|Lecture 1, General Principles (http://www.satcom.co.uk/article.asp?article=3)|
|Welcome to the first lecture in the RPC Satcom Tutorial
At any point in the lecture, you can skip to a latter section, or back to earlier sections using the guide on the left.
The Pioneers of Satellite Communications
|-Konstantin Tsiolkovsky (1857 - 1935)
Russian visionary of space flight First described the multi-stage rocket as means of achieving orbit.
Link: The life of Konstantin Eduardovitch Tsiolkovsky
-Hermann Noordung (1892 - 1929)
-Arthur C. Clarke (1917 - )
|INTELSAT is the original "Inter-governmental Satellite
It once owned and operated most of the World's satellites used for international communications, and still maintains a substantial fleet of satellites.
INTELSAT is moving towards "privatisation", with increasing competition from commercial operators (e.g. PanAmSat, Loral Skynet, etc.).
INTELSAT has 143 members and signatories listed here.
|-Permanent General Secretariat opened September 1978
-Intergovernmental Conference adopted definitive statutes with 26 members on 14 May 1982
-Definitive organisation entered into force on 1 September 1985
-Currently almost 50 members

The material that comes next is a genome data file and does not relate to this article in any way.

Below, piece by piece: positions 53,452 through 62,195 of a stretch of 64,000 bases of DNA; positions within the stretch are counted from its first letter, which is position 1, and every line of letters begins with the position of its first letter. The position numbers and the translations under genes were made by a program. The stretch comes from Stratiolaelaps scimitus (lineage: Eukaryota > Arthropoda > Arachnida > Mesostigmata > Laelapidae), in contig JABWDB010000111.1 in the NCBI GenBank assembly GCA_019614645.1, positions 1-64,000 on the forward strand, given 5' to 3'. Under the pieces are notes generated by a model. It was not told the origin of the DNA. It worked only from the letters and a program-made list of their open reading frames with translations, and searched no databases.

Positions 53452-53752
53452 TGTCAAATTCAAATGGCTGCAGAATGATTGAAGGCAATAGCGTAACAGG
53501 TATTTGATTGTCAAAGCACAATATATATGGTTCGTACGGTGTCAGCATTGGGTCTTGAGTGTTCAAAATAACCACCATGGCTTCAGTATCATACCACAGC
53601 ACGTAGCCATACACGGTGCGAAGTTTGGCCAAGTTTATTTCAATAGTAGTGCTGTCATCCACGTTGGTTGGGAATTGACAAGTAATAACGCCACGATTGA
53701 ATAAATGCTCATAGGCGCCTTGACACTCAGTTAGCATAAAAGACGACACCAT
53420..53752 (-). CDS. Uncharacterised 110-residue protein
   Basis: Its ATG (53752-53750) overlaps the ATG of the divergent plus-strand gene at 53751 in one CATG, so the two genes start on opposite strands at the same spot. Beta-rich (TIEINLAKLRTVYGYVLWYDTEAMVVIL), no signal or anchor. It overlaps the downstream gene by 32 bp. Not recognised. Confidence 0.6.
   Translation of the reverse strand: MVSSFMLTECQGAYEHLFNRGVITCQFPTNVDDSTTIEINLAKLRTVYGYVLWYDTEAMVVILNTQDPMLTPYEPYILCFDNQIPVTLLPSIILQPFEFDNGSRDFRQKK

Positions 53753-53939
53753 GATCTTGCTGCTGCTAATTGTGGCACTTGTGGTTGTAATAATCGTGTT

-Moving towards "privatisation"
Advantages & Disadvantages
|When, and when not, to use satellites|
|When to use satellites:
When to use terrestrial:
|Frequency Bands Allocated to the FSS|
|Frequency bands are allocated to different services at World
Radio-communication Conferences (WRCs). Allocations are set out in Article S5 of the ITU
It is important to note that (with a few exceptions) bands are generally allocated to more than one radio service
Bands have traditionally been divided into "commercial" and "government/military" bands, although this is not reflected in the Radio Regulations and is becoming less clear-cut as "commercial" operators move to utilise "government" bands.
|The Satellite Link|
Power density from transmit antenna at receive aperture is:
Power collected by receive antenna:
Path transmission loss ("free space loss"):
Thermal noise at output of receive antenna:
Hence "Link Budget Equation" expressed in dB:
When calculating the link budget, we must take account of additional factors:
Figure of merit (G/T) is a useful way of categorising the performance of a receiving system.
In a constant RF field, different receiving systems (with the same receive bandwidth) will yield a C/N proportional to the system G/T.
EIRP is the usual way of combining transmit power and gain:
So, the link budget equation is normally expressed as:
The satellite link:
Uplink and downlink are analysed seperately as individual radio links:
Overall Link Quality:
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